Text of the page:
Civility or compromise?

National | The full text of Dole's declaration on the pro-life platform Aides to presumptive GOP presidential nominee Bob Dole labored for 10 weeks to pitch the big-tent abortion compromise unveiled June 6; in less than 10 days, however, Mr. Dole has managed to collapse the deal. At first, pro-life and pro-family leaders-with a few exceptions-welcomed the compromise. That support was contingent on private assurances given by Dole operatives that the "declaration of tolerance" would appear in the preamble of the Republican platform-welcoming GOP voters who disagreed with the party on a host of issues, not just on abortion. Placement of the tolerance provision is key: If it appears next to the abortion plank and nowhere else, pro-life and pro-family groups won't accept it. But in a CNN interview June 10, Mr. Dole insisted the tolerance language would "be in the abortion plank, not in the preamble," and that his position is "not negotiable." Moreover, he explained, it is his intention to single out abortion as the only issue on which good Republicans could disagree: "This is a moral issue. It's not like all the other things in the platform." But Mr. Dole did not allow good Republicans to disagree with his latest overture to pro-abortion forces: The next day, in Kansas City, Mr. Dole lashed out at critic Gary Bauer, president of the Family Research Council. Late last week, the Dole damage control team was in high gear. For the record, Mr. Dole's original statement on the issue is reprinted in full below.

Issue: "Future of health care," June 22, 1996

Since 1980, the Republican Party platform has included a statement of pro-life principle and supported a pro-life constitutional amendment. In the 1996 platform, I will not seek or accept a retreat from those commitments.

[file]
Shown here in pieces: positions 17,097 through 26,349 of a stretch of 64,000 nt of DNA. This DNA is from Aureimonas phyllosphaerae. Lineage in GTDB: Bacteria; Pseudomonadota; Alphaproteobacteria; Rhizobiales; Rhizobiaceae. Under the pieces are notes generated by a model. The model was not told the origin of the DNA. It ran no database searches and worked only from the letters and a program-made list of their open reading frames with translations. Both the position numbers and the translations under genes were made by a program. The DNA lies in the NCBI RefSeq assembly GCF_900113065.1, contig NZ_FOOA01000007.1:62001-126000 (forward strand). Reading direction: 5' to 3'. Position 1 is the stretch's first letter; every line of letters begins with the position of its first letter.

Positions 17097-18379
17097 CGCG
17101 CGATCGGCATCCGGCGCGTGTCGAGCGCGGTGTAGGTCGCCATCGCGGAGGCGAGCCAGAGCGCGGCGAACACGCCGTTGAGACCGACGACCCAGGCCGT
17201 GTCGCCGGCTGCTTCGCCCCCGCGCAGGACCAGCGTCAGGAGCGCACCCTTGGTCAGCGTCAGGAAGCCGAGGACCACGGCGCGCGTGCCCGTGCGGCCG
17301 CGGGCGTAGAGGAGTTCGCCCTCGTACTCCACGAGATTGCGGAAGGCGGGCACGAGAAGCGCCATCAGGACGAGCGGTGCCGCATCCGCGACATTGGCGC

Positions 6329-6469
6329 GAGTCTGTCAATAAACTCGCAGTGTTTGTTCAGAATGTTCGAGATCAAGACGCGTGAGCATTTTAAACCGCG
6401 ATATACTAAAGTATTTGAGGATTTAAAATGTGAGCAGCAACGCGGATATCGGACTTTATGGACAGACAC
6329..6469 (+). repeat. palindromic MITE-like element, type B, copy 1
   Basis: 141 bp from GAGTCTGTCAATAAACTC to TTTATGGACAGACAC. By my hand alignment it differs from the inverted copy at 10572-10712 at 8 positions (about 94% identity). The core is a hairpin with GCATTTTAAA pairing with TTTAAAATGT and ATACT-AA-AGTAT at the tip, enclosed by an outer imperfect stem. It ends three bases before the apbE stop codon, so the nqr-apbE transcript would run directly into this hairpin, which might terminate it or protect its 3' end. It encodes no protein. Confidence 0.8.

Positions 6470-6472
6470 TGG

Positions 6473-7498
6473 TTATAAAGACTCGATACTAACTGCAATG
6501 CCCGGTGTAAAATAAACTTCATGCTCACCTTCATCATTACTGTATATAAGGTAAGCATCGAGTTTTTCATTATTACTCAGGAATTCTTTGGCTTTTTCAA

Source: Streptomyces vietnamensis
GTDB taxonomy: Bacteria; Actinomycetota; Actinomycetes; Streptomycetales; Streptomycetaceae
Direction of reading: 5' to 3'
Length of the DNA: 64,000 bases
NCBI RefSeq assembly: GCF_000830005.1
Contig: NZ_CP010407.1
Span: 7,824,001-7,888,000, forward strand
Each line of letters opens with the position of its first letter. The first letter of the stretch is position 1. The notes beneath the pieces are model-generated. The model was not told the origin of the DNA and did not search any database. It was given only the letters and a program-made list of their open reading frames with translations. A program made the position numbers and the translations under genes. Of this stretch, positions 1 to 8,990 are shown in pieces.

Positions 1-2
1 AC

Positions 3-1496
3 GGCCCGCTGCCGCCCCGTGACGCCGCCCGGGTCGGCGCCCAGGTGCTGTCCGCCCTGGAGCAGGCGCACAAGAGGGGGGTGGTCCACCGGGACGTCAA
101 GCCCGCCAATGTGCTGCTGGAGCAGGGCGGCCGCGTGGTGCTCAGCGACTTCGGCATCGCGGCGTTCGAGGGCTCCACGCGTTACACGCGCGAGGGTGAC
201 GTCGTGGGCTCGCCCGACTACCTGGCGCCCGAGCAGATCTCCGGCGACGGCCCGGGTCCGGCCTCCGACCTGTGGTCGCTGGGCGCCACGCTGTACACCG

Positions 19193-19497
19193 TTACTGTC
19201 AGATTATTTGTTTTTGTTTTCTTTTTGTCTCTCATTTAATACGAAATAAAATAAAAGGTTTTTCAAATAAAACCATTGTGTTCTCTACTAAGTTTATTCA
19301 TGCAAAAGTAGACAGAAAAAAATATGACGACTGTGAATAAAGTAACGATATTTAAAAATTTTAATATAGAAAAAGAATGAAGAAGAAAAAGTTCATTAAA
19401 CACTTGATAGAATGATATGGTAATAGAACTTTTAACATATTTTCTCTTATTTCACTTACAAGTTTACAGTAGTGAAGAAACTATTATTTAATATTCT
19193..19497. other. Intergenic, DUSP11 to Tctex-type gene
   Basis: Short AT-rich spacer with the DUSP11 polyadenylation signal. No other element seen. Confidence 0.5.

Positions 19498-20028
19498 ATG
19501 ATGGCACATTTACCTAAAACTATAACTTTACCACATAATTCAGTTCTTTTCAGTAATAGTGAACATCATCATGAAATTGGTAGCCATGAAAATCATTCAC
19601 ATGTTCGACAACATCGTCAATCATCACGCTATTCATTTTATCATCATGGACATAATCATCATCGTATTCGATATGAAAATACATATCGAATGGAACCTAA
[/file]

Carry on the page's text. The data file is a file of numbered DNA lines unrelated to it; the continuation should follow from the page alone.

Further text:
Some Republicans have suggested that the platform be silent on this issue to expand our appeal among Americans with different views. I agree with the goal, but not the method. In 1980, the Republican platform on which Ronald Reagan ran for president stated strong pro-life beliefs and also acknowledged that "we recognize differing views on this question among Americans in general-and in our own party...." I expect to run for president with the existing pro-life language from our 1992 platform and with the declaration of tolerance for divergent points of view on issues such as abortion. There are a number of issues, including term limits, on which Republicans of good will disagree.

Let me be very clear: No one will be turned away from our convention or my campaign because they do not agree with me on these issues. But I have been chosen the Republican nominee, and I intend to run on a platform that reflects my views. Those views have been demonstrated in a long, consistent public record. They are a matter of conscience, not calculation.

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Just as important as the wording in our platform, however, is the spirit we carry into this election. I will stand up for my beliefs with confidence, but I will not silence those who disagree. This has been the practice of the Democratic Party, which excluded one of its most popular leaders-Governor Bob Casey-from its last convention. We Republicans must avoid the bitterness and intolerance of the Democratic Party that leads them to silence those who oppose their hard-line views. Our convention must reflect not only our strong pro-life convictions, but a decent regard for the opinions of those who disagree. This is not compromise, it is civility.

This same extremism was apparent in President Clinton's recent veto of a bill preventing partial-birth abortions. With that decision, defending a practice most Americans find horrible beyond belief, the president surrendered any claim to moderation on this issue. The president has yet to demonstrate there are any abortions, under any circumstances, he would not support.

I believe it falls to Republicans in 1996 to speak for that great majority of Americans-for people of good will in both parties-who both respect a stand on principle and are searching for common moral ground. In the long term, I believe that only in this tolerant spirit can Americans ever come together to end the abortion tragedy-not with anger and hatred, but with hope, compassion, and humanity.


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